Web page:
Appalachian Institute for RE

Developing the Southern Sun
Highland United Methodist Church
The AIRE-assisted array at Highland United Methodist Church in Raleigh, North Carolina.
Highland United Methodist Church

In the fall of 2013, Highland United Methodist Church (HUMC) in Raleigh, North Carolina, flipped the switch on a 50-kilowatt rooftop PV system. Installed by Atlanta-based Inman Solar, the system was developed using a unique public-private partnership model organized by the Appalachian Institute for Renewable Energy (AIRE,, a nonprofit group based in Boone.

With assistance from AIRE, the church’s “green” committee sought congregation members willing to invest in the church’s PV system. Nine members stepped up, each contributing $10,000 to $30,000 to the project. The investor group formed a limited liability corporation (LLC) to capitalize on tax credits and incentives that are designed to promote renewable energy development but restricted to businesses and high-income individuals.

“As a nonprofit, the church could not qualify for the tax credits that make PV systems an affordable option. AIRE showed us that there is another way to achieve our solar energy goals,” says Carneal Downey, a congregation member who invested and helped organize the project.

The Highland United Methodist LLC members are leasing the system to the church, operating and managing the PV system for the next four years. During this time, the project investors will recoup their investment through accelerated depreciation, the federal investment tax credit, and the sale of produced electricity and renewable energy credits (RECs). Once the investors recover their investment, the LLC plans to donate the system to the church, generating a charitable tax deduction for the investor group. In the end, investors will walk away having recouped most, if not all, of their initial investment, and will have helped the Church protect against the rising cost of fossil fuel-based energy. While the investors could have profited from the investment, they chose to structure the deal to the church’s advantage.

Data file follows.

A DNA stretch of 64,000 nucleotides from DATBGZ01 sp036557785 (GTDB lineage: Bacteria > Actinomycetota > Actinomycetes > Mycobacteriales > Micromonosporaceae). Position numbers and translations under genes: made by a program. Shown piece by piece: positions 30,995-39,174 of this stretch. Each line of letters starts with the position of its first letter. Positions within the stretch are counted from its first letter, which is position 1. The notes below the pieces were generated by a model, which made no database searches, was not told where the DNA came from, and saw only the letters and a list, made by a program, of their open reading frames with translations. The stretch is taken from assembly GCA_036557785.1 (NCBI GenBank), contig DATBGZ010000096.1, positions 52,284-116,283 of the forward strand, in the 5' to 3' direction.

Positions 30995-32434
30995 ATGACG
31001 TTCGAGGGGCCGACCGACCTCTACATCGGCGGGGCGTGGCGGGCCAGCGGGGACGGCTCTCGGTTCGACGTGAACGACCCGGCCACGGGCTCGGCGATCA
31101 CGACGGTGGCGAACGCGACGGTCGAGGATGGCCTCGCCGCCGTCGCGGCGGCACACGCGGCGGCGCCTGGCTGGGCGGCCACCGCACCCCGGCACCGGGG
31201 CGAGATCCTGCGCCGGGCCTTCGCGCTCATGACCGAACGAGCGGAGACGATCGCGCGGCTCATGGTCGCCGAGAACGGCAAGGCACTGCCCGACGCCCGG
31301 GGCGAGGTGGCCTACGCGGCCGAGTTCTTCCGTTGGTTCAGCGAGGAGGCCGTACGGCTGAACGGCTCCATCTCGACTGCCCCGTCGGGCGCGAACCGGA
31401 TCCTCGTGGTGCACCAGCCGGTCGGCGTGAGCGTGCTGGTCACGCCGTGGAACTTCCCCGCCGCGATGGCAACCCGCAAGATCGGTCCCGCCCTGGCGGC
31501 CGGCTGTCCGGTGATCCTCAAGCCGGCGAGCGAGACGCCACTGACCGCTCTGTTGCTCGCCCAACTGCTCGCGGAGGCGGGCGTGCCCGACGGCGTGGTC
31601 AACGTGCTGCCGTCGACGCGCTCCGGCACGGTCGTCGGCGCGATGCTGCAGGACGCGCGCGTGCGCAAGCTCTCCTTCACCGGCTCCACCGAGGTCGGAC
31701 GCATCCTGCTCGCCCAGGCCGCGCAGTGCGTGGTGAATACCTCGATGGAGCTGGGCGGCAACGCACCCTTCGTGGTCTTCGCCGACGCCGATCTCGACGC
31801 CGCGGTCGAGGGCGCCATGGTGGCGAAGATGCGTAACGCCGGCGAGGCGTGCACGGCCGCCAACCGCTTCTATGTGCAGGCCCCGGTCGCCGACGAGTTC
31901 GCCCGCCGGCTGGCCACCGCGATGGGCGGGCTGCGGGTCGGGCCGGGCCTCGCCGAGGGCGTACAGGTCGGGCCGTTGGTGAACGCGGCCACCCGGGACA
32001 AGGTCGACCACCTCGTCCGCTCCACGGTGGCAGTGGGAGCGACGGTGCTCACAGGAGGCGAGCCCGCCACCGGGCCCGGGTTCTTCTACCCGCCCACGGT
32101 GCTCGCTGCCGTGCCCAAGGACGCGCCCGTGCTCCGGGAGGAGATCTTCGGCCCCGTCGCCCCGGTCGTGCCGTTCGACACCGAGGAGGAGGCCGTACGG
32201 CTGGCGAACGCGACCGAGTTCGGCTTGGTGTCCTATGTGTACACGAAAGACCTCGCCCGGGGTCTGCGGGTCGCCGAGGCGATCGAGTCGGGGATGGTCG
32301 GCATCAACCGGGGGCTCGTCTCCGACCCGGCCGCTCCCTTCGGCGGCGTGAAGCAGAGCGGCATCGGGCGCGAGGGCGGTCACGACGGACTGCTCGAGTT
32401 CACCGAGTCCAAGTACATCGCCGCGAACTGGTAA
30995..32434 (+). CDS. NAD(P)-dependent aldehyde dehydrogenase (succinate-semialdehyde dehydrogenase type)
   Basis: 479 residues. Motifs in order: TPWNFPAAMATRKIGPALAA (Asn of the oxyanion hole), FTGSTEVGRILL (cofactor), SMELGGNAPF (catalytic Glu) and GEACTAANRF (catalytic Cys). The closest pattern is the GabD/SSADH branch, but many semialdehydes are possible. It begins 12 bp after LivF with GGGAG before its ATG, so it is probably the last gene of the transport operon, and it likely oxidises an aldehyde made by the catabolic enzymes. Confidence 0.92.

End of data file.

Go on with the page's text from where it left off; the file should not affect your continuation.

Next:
AIRE executive director Steve Owen founded the group in 2007 as an outgrowth of his work to end mountaintop removal for coal mining in Appalachia. His goal, he says, was to start the renewable energy conversation in Appalachia and illuminate the importance of community-scale projects in reducing fossil fuel dependence. Recognizing that the upfront costs of PV systems are a barrier for most nonprofit and community organizations, Owen began researching financing options. He found inspiration in the John Deere Corp., which takes out loans to help farmers finance multimillion-dollar wind turbines. As the initial tax-equity investor, the corporation covered the upfront cost of the systems and then used tax write-offs to make a return on their investments. For a typical five-windmill deal, selling the electricity can generate between $1 million and $1.5 million per year in revenue. The federal production tax credit is worth about another $500,000 annually. After 10 years, when Deere paid off the loan and recouped its investment, plus profit, the ownership structure flips, with the farmers becoming majority owners of the systems.